Radio Slave’s seminal imprint, Rekids welcomes UK techno talent Roberto to deliver the latest instalment in the ‘Special Projects’ series. The Waveform Transmitter‘s self-confessed 21st-century technoid man, Simon Huxtable finds out more.
Okay, first a confession. Until this release and its subsequent press release, I genuinely thought Roberto was German. In the scheme of things it’s neither here nor there, but for me personally, it matters a great deal because I have always held German techno in very high regard. Now, this new information hasn’t been upsetting, it’s actually made me think more of Roberto as an artist and about his obvious complete command of the studio.
So far so good, you’ll agree.
Rekids, on the other hand, has never popped for me. They always have amazing artists, but I find, on the whole, the music released is just too niche for me to want to play; too noodle-y or minimal. So I’ve gone into this review with a certain level of trepidation: Roberto is amazing, Rekids… meh.
The EP is made up for four tracks all under the banner of ‘Special Projects’. Released on 25th January on vinyl and digital the tracks are arranged as pairs. The ‘A’ side houses the uptempo, dare I say, typical Roberto tracks.
Starting on the front foot, The Jester is an evolved beast. Raw, overdriven 909s lead the way as a syncopated organ adds a classy bounce. Cue hats and claps drenched in reverb and a perceived menace as the filters open up the melodic content. Deep, intelligent and totally hypnotising.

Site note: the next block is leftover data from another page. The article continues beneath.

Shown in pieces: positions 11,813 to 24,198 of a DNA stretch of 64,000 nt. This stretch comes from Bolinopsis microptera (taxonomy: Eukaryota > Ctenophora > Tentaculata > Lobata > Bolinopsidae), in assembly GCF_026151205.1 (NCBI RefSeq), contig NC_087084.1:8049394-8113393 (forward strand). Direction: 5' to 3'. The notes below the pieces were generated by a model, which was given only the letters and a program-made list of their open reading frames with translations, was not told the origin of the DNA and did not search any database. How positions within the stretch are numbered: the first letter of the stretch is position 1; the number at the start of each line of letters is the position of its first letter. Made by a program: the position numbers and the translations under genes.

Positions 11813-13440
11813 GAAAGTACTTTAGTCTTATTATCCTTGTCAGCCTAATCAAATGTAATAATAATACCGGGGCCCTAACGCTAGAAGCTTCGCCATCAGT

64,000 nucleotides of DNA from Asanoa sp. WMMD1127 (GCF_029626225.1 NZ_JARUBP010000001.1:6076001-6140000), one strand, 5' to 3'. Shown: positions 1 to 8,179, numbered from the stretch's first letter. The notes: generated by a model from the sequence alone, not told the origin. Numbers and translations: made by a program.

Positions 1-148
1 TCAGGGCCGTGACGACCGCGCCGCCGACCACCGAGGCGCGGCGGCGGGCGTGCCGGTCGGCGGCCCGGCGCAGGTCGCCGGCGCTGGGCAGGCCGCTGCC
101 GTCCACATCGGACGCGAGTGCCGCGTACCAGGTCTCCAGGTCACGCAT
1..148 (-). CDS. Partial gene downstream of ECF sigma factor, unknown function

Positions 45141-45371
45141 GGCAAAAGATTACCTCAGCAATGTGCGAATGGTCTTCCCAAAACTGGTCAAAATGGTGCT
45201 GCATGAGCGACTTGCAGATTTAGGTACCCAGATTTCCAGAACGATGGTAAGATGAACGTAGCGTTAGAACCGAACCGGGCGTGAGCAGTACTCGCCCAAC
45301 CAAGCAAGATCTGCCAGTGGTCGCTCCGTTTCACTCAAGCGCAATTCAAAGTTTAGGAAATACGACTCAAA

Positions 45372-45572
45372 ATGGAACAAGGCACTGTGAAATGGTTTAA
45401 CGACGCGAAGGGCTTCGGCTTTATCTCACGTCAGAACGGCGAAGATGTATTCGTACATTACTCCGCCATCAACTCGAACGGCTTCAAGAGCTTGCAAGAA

Equally, Tonic is another slice of that Detroit-meets-Icelandic-Dub that Roberto does so well. Having produced a few tracks like this myself, the real skill is what you leave out and Roberto is a master at creating space without making the track feel empty or sparse.
On the B side, The Days Are Longer Now greets us as another warm and inviting organ pad which gradually makes way for effected hats and percussive energy. Its the kind of track you just live with; existing outside of the regular rules of engagement, it ebbs and flows with uneasy melancholy and you’re a little sad when it’s finished.
Rounding out the pack is title track Let’s Be Free. An ambient goodbye note that bizarrely leaves you with an acute sense of loss, and belonging. The textures are rich and the atmosphere is all-encompassing. Honestly, if you listen to this EP all the way through, you’ll need a lie down it so emotionally involved.
Roberto has smashed it again. He can do no wrong in my eyes, this is another gloriously deep, dub-infused masterclass from arguably the finest UK techno exports after Dave Clarke…and Surgeon.
Okay, so three is the magic number!